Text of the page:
Virtue and Guns

How "Gun Culture 2.0" can harm character.

Posted Jan 09, 2019

Nathan Hart, Flickr, CCL
Source: Nathan Hart, Flickr, CCL

There is a neglected question in the gun debates. It is, however, of vast importance: How do guns shape us? That is, what is their impact on our hearts, minds, and souls? And do they have any impact on our character?

To answer these questions, we need to look at something called Gun Culture 2.0.1 For most of the 20th century, the focus of gun owners was on hunting and shooting for sport as a recreational pursuit. Receiving a rifle became a rite of passage for many young boys. Hunting, target shooting, and collecting guns are still important aspects of gun culture in the United States. However, according to David Yamane, there has been a shift from these to a focus on guns as a means of self-defense, a shift from what is called Gun Culture 1.0 to Gun Culture 2.0.⁠ The focus of Gun Culture 1.0 is recreation. The main focus of Gun Culture 2.0 is armed citizenship. The majority of gun owners now cite self-defense as their primary reason for owning a gun.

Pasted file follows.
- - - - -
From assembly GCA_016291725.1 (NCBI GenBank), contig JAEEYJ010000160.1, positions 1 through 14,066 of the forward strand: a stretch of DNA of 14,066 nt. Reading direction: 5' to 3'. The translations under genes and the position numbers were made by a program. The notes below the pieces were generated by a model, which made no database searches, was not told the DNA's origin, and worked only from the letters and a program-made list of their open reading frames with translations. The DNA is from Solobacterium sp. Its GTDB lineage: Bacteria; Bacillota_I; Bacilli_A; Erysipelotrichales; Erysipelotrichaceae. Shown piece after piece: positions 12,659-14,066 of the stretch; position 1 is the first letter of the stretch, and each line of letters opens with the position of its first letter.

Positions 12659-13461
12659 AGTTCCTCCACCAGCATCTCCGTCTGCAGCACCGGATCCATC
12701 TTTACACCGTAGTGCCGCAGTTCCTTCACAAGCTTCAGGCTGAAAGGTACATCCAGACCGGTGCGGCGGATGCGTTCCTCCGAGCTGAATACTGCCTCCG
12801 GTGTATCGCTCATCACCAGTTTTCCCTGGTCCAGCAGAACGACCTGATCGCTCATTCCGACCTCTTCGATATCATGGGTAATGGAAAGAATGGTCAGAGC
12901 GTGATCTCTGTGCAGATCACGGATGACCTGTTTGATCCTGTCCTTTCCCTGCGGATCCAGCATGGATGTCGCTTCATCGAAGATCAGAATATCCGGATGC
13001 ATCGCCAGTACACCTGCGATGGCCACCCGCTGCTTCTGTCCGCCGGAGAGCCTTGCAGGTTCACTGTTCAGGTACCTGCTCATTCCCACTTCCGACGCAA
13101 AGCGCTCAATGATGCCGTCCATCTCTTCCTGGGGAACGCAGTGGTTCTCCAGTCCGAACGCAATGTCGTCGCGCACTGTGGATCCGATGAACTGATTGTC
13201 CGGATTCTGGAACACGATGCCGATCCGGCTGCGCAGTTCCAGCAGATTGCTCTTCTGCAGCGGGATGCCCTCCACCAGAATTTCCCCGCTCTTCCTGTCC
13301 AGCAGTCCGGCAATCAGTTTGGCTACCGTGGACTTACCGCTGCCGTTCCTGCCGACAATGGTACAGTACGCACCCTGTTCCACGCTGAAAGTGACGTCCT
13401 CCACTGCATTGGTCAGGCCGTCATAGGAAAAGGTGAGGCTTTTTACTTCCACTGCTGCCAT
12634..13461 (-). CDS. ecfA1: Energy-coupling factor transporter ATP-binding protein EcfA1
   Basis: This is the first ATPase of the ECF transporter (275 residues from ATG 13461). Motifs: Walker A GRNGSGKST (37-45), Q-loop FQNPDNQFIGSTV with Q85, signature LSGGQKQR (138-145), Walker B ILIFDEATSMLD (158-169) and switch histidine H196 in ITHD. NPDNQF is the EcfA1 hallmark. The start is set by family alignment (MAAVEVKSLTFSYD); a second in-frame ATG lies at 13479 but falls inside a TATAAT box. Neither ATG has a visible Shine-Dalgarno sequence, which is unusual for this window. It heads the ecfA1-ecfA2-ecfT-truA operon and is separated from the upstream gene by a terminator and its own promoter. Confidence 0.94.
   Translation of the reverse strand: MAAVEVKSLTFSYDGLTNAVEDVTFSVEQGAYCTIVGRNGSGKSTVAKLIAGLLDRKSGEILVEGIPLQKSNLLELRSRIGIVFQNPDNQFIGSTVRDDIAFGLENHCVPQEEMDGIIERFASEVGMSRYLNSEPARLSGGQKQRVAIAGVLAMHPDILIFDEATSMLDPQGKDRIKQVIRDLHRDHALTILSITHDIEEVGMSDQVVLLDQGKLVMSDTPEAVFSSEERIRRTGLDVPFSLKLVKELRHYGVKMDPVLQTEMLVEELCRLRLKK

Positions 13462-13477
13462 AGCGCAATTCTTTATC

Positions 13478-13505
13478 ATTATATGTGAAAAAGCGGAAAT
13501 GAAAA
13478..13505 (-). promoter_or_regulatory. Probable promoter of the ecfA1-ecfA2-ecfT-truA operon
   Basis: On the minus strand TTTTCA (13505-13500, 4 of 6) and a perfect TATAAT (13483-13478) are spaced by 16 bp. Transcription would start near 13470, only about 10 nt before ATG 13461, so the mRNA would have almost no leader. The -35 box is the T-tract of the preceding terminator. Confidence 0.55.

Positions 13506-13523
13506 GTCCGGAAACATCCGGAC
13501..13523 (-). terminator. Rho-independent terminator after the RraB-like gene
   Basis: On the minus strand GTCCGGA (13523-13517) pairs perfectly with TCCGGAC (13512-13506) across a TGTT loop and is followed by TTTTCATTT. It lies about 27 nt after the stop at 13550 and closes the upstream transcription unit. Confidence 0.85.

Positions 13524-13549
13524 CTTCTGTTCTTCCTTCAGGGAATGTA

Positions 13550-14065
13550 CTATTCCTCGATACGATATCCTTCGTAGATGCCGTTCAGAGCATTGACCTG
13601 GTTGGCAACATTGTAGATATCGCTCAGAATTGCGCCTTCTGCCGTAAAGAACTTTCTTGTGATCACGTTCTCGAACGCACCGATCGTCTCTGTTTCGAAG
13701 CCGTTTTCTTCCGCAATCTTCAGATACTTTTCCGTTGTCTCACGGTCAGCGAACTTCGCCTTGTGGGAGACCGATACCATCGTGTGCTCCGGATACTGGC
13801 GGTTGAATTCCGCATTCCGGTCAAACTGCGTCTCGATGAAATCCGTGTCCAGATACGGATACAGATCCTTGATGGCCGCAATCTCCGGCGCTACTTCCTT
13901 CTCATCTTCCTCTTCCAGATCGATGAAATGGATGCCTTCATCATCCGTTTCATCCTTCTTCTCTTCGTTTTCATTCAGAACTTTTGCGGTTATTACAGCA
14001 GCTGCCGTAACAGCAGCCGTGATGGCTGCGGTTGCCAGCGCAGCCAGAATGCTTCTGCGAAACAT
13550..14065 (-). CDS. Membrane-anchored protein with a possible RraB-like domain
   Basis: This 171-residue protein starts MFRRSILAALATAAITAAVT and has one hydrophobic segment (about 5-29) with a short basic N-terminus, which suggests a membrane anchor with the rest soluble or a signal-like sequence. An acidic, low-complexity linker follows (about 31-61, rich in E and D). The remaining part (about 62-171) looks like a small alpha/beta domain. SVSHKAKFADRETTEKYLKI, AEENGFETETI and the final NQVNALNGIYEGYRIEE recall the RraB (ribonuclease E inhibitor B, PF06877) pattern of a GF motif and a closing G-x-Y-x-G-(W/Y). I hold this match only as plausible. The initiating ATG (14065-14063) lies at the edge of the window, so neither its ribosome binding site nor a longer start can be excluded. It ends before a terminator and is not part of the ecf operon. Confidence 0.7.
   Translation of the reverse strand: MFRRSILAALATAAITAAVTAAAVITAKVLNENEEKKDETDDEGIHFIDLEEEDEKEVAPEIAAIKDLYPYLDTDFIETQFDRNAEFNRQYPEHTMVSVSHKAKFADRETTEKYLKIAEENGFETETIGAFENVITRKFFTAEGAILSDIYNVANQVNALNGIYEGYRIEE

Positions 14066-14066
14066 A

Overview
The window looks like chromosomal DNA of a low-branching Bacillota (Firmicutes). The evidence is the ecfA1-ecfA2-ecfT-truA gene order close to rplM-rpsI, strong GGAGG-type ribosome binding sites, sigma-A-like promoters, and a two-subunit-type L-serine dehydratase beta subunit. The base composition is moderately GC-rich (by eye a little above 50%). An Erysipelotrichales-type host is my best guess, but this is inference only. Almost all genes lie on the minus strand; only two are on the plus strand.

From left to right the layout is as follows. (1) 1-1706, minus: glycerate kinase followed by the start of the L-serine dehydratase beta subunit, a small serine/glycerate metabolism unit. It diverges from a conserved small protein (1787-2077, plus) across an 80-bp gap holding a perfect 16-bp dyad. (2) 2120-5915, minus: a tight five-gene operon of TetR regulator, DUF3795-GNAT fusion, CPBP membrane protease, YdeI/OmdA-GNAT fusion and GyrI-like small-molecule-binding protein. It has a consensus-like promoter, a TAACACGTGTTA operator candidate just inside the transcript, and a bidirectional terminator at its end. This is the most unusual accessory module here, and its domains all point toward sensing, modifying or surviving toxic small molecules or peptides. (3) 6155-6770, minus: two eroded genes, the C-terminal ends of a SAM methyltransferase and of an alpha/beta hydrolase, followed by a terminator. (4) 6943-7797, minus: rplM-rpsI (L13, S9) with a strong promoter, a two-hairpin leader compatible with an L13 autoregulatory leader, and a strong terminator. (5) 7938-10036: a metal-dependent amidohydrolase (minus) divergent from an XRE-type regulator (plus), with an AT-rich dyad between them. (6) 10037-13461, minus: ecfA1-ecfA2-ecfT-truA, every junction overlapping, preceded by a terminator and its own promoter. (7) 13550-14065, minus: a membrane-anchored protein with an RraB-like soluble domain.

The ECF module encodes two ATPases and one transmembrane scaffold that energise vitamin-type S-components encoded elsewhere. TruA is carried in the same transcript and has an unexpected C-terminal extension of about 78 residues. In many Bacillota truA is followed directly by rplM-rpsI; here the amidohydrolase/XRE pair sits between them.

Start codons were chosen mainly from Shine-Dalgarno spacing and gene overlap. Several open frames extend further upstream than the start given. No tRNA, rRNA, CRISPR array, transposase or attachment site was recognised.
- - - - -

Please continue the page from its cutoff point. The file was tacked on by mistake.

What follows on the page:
To the extent that the Gun Culture 2.0 instills in people a willingness to kill, it can be harmful to their character.⁠2 My claim is not that owning and using a gun necessarily compromises character. But if one does so, and adopts much of what Gun Culture 2.0 involves, it can have a negative impact. Let’s look at why.

First, a vast majority of us have a deep psychological resistance to killing other people. This is obviously a good feature of human nature. It is grounded in human empathy that recognizes others, including our enemies, as human beings. How we think about, value, and use guns may prevent us from fully appreciating these truths.

One way that this can occur is by dehumanizing our enemies. This dehumanization can then overcome our natural resistance to killing another human being.  In military contexts, this can occur in a couple of ways. First, it can be done by conditioning a person to fire a gun at another human being without really thinking about the action that is being performed. This could occur by training soldiers to fire at human-like targets and providing rewards or punishments based on success in such exercises. The hoped-for result is that soldiers will develop quick-shoot reflexes, not thinking about the fact that they are killing another human being at the moment of the conditioned response. This is a sad necessity of war. Many later feel revulsion at what they have done or struggle with it in other ways.